Syria has a long history of arbitrary arrest, unfair trails and prolonged detention of suspects. Thousands of political prisoners remain in detention, with many belonging to the banned Muslim Brotherhood and the Communist Party, yet ANC Deputy President Kgalema Motlanthe insisted on meeting with President al-Assad over the weekend, as a precursor to talks with Hamas leaders in what can only be seen as a clumsy and badly articulated foreign policy. That South Africa’s foreign policy has tended to support repressive regimes around the world is not all that surprising given the liberation movement’s Cold War legacy. It should be noted that even our Nobel laureate, President Mandela has been silent on atrocities in Myanmar and Darfur, and the idea of spreading human rights around the world has fallen on deaf ears in the ANC over the years.
What should the people of South Africa make of the current administration’s avowed support of military regimes with poor human rights records? Human rights in Syria has been described as particularly “poor”.Since 1963, emergency rule has remained in effect which gives security forces sweeping powers of arrest and detention.The country is governed by a one-party state without free elections, allowing authorities to harass and imprison human rights activist and other critics of the government
According to Human Rights Watch President Bashar al-Assad had failed to improve Syria’s human rights record in the 10 years since he came to power. Syria now appears to be attempting to broker peace deals amongst Arab states, in particular with a view to acting as a counter to US-lead negotiations around Israel and Palestine Is it fair to say that any liberation struggle which lacks a freedom charter is doomed to failure as a political movement? The close association of Hamas and the Baathist Party in Syria is surely not conducive to talks. If ever there was a reason not to negotiate, then the record of Baathism in the Middle East is merely fuel to the Israel right-wing conservatives. The example of Iraq and the regime of Saddam Hussein is a case in point.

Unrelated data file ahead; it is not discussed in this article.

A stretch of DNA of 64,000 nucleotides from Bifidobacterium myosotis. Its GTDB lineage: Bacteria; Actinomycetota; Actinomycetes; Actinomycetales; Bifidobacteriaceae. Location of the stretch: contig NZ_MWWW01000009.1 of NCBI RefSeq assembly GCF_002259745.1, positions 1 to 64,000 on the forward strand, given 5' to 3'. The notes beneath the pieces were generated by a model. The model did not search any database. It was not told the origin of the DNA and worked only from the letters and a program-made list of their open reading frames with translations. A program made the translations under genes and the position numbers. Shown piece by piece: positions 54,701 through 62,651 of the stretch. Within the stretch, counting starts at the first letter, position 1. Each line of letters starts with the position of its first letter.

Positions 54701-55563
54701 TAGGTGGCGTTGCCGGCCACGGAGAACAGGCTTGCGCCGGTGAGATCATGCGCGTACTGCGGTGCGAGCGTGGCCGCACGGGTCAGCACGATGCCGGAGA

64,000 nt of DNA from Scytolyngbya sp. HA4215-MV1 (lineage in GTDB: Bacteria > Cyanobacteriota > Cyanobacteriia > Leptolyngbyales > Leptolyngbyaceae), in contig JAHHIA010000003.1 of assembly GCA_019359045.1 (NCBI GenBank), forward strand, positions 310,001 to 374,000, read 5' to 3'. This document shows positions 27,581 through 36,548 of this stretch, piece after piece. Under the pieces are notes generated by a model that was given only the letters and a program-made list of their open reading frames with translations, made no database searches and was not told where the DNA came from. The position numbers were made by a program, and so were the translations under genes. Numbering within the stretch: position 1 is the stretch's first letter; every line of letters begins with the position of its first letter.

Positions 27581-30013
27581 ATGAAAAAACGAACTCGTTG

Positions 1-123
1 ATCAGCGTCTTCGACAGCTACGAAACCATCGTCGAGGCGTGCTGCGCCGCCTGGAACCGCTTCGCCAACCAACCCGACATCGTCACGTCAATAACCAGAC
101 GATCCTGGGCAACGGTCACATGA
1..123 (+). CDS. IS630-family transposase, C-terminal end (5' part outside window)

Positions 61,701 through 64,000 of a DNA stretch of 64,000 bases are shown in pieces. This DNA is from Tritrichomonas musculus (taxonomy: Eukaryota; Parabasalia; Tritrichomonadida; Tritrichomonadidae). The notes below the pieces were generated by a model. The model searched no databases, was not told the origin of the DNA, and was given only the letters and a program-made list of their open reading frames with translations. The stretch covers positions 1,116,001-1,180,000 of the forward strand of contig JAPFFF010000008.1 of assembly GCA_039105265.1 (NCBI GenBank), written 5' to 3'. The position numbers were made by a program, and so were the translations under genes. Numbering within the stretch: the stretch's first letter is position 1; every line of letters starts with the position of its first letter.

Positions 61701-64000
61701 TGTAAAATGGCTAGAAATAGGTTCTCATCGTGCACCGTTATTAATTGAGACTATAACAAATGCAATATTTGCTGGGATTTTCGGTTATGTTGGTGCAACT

Israel does not have diplomatic relations with Syria and the two countries are at loggerheads over the demand by Syria for return of a strategic piece of land called the Golan Heights, captured during the six day war and which give any intruding force the military advantage overlooking Jerusalem.
Tying Palestinian sovereignty to the Golan Heights merely restates the politics of the six-day war and the reason why the conflict is unlikely to ever reach a peaceful conclusion. As long as there is Syrian aggression and dictatorship, Israelis are unlikely to accede to a regime which refuses to tolerate religious and political differences. In fact the current stalemate appears to be driving political extremism on the divisive issue of the recognition of Israel as a Jewish state. Something which Baathists are unlikely to agree to, given that Jews are a repressed minority in Syria, with only 70 elderly left of a total population of 70 000 before the creation of the state of Israel.
Would South Africans have reached any consensus on the divergent issues which affected the country prior to 1994 if the ANC was organised along religious, not secular lines? Would any sane person have accepted a struggle which did not have as its basis recognition of fundamental human rights and freedoms? The answer can surely only be a resounding no, which is why our Deputy-President needs to be solidly chastised for sacrificing the principles of our own democratic revolution on the alter of a self-serving international political agenda. Time for the ruling party to join the ranks of the opposition.